yet it was an unreasonable thing for me to desire it. Moll Flanders. that he could not avoid coming to a point. I now claimed this promise of him. my husband grew strangely altered. and ended in misery and destruction. and that which was worse. I loathed the thoughts of bedding with him. that it would be ruinous to his affairs. These things proceeded so far.122 Daniel Defoe. I should not go to England. This plunged me again. careful man in the main work of laying up an estate for his children. and employed his mother and other agents to prevail with me to alter my resolutions. for I lived. that I claimed a promise of him. giving him a year’s warning to settle his affairs. and that he knew nothing of the dreadful circumstances . and he having no pretense for it. and used a thousand pretenses of illness and humour to prevent his touching me. I say. everything went wrong with us afterwards. and unkind. but I know not by what ill fate guided. but I insisted that he treated me ill. for. or at least delayed. that therefore I ought not to desire it of him. my going over to England. for my heart was alienated from him as a husband. the bottom of the thing lay at my heart. and though he had promised me. jealous. viz. and I was as impatient of bearing his carriage. notwithstanding he used all the skill he was master of. which he entered willingly into with me when I consented to come from England with him. as the carriage was unreasonable and unjust. Purchase the entire Coradella Collegiate Bookshelf on CD at http://collegebookshelf. and that no wife in the world that valued her family and her husband’s prosperity would insist upon such a thing. I insisted so peremptorily upon it. indeed. and that he was jealous without cause. for when I considered the thing calmly. forward. and all my seeming prosperity wore off. and took my husband as he really was. and that made all his endeavours fruitless. but in the worst sort of whoredom. I should come away to England again when I pleased. Well. it was certain that my life was very uneasy to me. my conversation having been unblamable. or that I did not like to live there. and this. that I was remote from my friends. let her life have been what it would then. that if I found the country not to agree with me. However. and religious woman. would unhinge his whole family. which to be sure would have prevented. at last I put him so out of humour. that he took up a rash and fatal resolution. a diligent. and as I could expect no good of 123 Contents then a very pious. before it came to this. and I must confess I did it not in the most obliging terms that could be in the world neither. as I have said. indeed. that we came at last to be in such ill terms with one another. and that to remove to England would take away all occasion from him. It was some time. and be next to an undoing him in the world. so really no good issue came of it. in short. and could do myself no justice. sober. either to keep his word with me or to break it. fearing nothing more than to be with child by him.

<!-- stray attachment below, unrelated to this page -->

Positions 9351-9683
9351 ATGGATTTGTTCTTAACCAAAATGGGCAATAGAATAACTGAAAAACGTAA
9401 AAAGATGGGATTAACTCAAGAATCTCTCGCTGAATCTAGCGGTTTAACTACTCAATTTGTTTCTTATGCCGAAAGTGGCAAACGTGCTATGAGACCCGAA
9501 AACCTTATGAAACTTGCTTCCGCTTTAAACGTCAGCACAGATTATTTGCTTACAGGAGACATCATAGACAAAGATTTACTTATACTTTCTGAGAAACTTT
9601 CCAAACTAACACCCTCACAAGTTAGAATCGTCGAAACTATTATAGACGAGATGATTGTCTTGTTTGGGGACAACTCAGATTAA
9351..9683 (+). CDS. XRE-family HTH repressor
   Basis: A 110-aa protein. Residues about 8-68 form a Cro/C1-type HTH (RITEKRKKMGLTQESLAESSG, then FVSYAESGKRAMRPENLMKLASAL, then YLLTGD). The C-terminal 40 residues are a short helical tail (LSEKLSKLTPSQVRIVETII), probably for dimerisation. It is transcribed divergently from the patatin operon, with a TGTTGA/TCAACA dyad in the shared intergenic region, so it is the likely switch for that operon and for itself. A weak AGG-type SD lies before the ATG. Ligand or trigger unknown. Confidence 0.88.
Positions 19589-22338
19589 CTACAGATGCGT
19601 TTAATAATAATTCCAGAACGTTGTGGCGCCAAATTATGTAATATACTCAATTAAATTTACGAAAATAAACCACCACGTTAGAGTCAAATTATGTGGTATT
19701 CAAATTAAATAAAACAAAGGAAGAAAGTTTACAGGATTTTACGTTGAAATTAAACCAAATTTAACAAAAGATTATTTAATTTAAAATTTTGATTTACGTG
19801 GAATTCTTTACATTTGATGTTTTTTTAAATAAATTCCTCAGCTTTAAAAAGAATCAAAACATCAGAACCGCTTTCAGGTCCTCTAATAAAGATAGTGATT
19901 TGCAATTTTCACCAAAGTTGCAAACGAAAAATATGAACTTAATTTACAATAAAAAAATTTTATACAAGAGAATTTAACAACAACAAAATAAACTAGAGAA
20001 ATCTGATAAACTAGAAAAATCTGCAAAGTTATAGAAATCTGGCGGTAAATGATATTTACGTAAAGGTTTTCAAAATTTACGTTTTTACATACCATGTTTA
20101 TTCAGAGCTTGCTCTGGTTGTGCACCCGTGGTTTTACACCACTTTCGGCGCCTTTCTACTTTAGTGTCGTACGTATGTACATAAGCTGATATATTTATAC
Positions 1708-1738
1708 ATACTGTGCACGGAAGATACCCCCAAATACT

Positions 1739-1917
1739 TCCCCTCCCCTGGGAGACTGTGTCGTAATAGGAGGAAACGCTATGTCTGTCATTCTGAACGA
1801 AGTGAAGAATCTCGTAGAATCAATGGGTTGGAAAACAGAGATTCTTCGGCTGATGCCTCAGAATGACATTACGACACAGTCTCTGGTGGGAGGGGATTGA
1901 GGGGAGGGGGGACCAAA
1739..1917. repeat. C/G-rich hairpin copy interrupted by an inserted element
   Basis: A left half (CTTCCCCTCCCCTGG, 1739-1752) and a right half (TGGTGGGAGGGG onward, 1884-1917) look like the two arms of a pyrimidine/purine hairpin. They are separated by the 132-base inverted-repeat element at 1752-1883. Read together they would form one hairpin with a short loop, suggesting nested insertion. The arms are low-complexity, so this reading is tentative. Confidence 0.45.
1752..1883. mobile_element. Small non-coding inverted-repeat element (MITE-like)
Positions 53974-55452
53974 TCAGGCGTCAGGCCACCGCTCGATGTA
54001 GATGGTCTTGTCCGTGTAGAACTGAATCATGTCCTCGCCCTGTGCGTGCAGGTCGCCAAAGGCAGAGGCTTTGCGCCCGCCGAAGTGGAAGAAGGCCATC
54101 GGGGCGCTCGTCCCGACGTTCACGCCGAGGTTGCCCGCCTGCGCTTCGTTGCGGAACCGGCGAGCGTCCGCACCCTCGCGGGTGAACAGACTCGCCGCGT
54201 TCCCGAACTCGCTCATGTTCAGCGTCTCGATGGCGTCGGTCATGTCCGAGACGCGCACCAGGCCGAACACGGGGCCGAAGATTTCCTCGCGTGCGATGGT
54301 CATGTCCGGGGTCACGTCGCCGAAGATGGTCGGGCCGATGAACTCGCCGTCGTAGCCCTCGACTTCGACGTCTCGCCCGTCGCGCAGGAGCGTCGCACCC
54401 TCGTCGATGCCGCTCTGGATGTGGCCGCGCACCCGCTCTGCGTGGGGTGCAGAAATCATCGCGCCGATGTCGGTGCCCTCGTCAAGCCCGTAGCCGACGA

it is impossible to turn us from our resolutions. and that it was not in his power. so I took no heed to my words. and carrying on the breach upon all occasions to extremity. and it was quite out of my power to stir without his consent. or him either. or any other villain’s. It is said by the ill-natured world. which was what above all things in the world I desired most. of our sex. I looked upon him no longer as a husband. for at last I refused to bed with him. In the meantime. had things been right. and he called me not only an unkind wife. and if I did not alter my conduct.124 Daniel Defoe. in short. any more. it was plain there was no bringing my husband to anything. whatever came of it. or to whom. Moll Flanders. and. strove all I could to bring him to a parting with me. I told him he should find I was far enough from mad. he would neither go with me nor let me go without him. that if we are set on a thing. was an inextricable difficulty. another quarrel with my husband 125 Contents that he was in. into a madhouse. for that then no one would have given credit to a word of it. as any one that knows the constitution of the country I was in. I should not have done it. and to be brought up by strangers. However. Purchase the entire Coradella Collegiate Bookshelf on CD at http://collegebookshelf. but which way I did not know. and they began in time to grow up to a dangerous height. knows very well. and came that length with my husband at last. while I knew that the whole relation was unnatural in the highest degree in the world. He took my carriage very ill. as that of leaving my two children (for one was dead) without a mother. the son of my own mother. I never ceased poring upon the means to bring to pass my voyage. nor did it seem possible. as to propose going without him. to lay open my whole case. that is to say. he would put me under cure. We had many family quarrels about it. and asked me how I could entertain such a thought without horror. which would at once have destroyed all the possibility of breaking the truth out. and indeed he might well do so. but which way to do it. to murder me. and what no wife that had the good of her family at heart would have desired. which came up to such a mad extreme as . But my discontents were of another nature. for as I was quite estranged form my husband (as he was called) in affection. I could easily answer it to myself. It was true. This therefore brought me to a resolution. he told me once he thought I was mad. I confess at the same time I was heartily frighted at his thoughts of putting me into a madhouse. but sometimes gave him language that was provoking. This provoked him to the last degree. in short. but an unnatural mother. and as to the charge of unnatural. and took me many months to resolve. but as a near relation. but now it was my real desire never to see them. and I resolved somehow or other to be clear of him. whatever the occasion might be. and never to see them more. I could not but confess to myself that my proposal was very unreasonable.